“I decided early on that I needed a motor to compete in kayak tournaments, especially when you consider the amount of water you need to cover to find bites. I do plan to add a pedal drive version of the same kayak to my arsenal but won’t be getting that for another month or two. I will need that boat for the National Trail Series events that don’t allow electric motors. I’ve competed in them in the past with a paddle, but it’s inefficient. You just can’t cover the water you need to. Plus, if I’m fishing offshore and it’s windy, orienting on small spots by traditional rope and weight anchoring in 30-feet plus gets difficult. That’s why I love the Minn Kota PowerDrive so much. It allows me to be very efficient, especially with Spot-Lock electronic anchoring for offshore bites,” says Lee.
“I tested both batteries in actual tournament situations. I was able to get about 13.5 hours of run time operating my trolling motor at maximum speed all day using the 12.8V 80AH NORSK. I went down to Lake Pickwick for a two-day tournament and each day I would max out the battery and have to paddle back to the weigh-in. After talking with NORSK, they suggested I lay-off the speed just a little bit on the Minn Kota – from maximum down to 9, and I haven’t had to paddle back to the boat ramp since. Thing is, I’m on the motor 99% of the time. I’m either slow trolling to look for structure and fish or I’m running miles from the boat ramp. If I really think I’m going to travel far, I use the 12V 100AH NORSK,” shares Lee.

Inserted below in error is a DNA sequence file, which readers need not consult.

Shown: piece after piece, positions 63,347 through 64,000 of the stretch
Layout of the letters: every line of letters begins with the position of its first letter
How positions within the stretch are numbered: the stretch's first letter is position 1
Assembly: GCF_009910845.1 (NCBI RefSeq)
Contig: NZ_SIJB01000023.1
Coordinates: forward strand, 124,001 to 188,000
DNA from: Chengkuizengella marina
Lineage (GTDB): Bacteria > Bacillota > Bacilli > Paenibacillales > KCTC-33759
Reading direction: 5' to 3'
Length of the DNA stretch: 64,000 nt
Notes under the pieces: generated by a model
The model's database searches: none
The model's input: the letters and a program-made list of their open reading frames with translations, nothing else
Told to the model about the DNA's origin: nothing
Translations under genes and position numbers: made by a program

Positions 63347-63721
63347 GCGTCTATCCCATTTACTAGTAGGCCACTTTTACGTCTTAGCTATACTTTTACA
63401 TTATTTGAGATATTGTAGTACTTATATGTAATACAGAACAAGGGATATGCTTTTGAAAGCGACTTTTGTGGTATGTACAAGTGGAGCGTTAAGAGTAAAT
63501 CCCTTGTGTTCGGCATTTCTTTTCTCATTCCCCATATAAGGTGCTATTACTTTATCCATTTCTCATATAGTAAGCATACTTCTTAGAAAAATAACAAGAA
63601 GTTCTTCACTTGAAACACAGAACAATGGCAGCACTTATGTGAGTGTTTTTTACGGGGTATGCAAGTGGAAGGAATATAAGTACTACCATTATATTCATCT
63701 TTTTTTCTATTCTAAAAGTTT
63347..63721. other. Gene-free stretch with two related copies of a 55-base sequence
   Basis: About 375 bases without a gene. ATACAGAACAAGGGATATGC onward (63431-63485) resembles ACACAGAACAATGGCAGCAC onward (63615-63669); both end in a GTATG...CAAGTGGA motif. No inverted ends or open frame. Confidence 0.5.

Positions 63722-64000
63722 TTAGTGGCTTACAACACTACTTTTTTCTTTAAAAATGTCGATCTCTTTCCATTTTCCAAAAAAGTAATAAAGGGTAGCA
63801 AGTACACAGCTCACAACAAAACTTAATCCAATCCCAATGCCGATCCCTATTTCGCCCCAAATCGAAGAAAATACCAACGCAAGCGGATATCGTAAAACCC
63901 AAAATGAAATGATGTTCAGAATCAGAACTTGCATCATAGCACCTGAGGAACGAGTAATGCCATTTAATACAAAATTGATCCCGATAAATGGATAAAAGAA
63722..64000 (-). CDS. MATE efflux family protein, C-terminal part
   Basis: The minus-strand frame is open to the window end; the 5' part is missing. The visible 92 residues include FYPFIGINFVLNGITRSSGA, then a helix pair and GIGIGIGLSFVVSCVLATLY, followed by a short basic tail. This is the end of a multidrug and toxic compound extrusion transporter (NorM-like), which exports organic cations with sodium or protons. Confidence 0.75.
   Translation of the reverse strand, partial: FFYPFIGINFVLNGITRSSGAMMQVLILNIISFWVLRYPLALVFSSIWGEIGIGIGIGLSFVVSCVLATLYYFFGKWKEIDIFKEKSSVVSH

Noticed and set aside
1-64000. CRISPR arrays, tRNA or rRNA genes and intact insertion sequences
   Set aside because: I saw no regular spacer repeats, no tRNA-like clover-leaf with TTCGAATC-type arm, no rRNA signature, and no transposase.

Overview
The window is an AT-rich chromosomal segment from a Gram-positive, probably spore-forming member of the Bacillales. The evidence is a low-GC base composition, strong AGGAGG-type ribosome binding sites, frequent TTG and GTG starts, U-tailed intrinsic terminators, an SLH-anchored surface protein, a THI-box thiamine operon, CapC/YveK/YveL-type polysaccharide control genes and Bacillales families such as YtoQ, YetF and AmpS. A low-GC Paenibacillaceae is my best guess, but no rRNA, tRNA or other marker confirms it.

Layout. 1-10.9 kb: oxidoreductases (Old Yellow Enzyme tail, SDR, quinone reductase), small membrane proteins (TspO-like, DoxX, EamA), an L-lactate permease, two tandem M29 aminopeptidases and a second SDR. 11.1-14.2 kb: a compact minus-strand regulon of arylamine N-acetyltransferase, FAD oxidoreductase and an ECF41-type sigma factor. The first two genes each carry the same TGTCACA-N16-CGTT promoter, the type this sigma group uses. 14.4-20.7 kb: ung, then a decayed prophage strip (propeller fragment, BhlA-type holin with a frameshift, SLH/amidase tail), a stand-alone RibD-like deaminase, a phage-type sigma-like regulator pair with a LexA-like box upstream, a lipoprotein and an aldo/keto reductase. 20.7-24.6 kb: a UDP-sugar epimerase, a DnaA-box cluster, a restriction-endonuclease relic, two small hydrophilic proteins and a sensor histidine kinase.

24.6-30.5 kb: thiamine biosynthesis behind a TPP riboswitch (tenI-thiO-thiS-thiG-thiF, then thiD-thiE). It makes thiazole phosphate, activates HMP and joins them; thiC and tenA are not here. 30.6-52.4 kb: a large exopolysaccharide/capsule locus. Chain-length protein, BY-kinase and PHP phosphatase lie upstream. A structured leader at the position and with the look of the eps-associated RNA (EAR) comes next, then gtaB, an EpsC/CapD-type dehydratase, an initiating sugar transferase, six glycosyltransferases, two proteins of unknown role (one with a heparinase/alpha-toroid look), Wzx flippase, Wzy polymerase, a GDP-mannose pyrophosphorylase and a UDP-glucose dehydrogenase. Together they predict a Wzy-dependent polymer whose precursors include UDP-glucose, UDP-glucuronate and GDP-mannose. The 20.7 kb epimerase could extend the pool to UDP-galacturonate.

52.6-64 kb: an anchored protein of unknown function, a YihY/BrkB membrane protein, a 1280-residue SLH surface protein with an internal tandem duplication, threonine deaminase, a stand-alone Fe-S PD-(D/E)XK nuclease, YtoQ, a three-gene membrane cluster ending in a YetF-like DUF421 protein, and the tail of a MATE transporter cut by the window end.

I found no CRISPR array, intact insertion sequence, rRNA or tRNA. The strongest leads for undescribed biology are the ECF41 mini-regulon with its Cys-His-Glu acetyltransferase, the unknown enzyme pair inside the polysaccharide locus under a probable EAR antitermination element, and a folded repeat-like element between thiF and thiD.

Lee on Electronics
An early adopter of forward-facing sonar, Lee has his kayak rigged with a Garmin UHD 93sv and LiveScope/Panoptix LVS32 transducer.
“To power my Garmin system all day, I started with the NORSK Lithium 14.8V 20 AH battery and then I upgraded to the 14.8V 32AH battery a couple months back. Then I flipped my boat on the boulder- and log-filled Rum River and lost my fish-finder and battery which hadn’t been permanently installed on the boat. So I’m back to using the NORSK 14.8V 20 AH battery but still get a really good runtime with it.”
Lee says a lot of kayak anglers run their graph screen brightness on a lower setting to conserve battery power, something he’s never had to do with a NORSK 20AH or 32AH battery, even turned on to full brightness for 12 hours or more of fishing.
“I’ll occasionally shut off LiveScope when I’m not using it, but for the most part, it’s on 100% of the time. There are definitely days when I use it the whole day, and I don’t have to worry about having enough juice to use it from sun up ‘til sun down,” notes Lee.
In addition to separate batteries for his Minn Kota PowerDrive 55 and Garmin LiveScope set-up, Lee also runs a NORSK 7.5AH lithium battery specifically for his navigation lights and a GoPro mounted to his kayak stern.
Lee’s Favorite Ways To Fish
If he could choose a favorite way to catch bass, Lee opts for power fishing: throwing bladed jigs, swim jigs, and spinnerbaits, all made by a high-school friend who launched a bait company called GotM Baits.
“Fishing so many places around the country, I’ve realized that customizing tackle can get you some extra bites. GotM is able to make me custom colors, skirts, you-name-it. While I do like Z-Man soft plastics, I use GotM swim, grass, and football jigs, spinnerbaits, and bladed jigs almost exclusively,” offers Lee.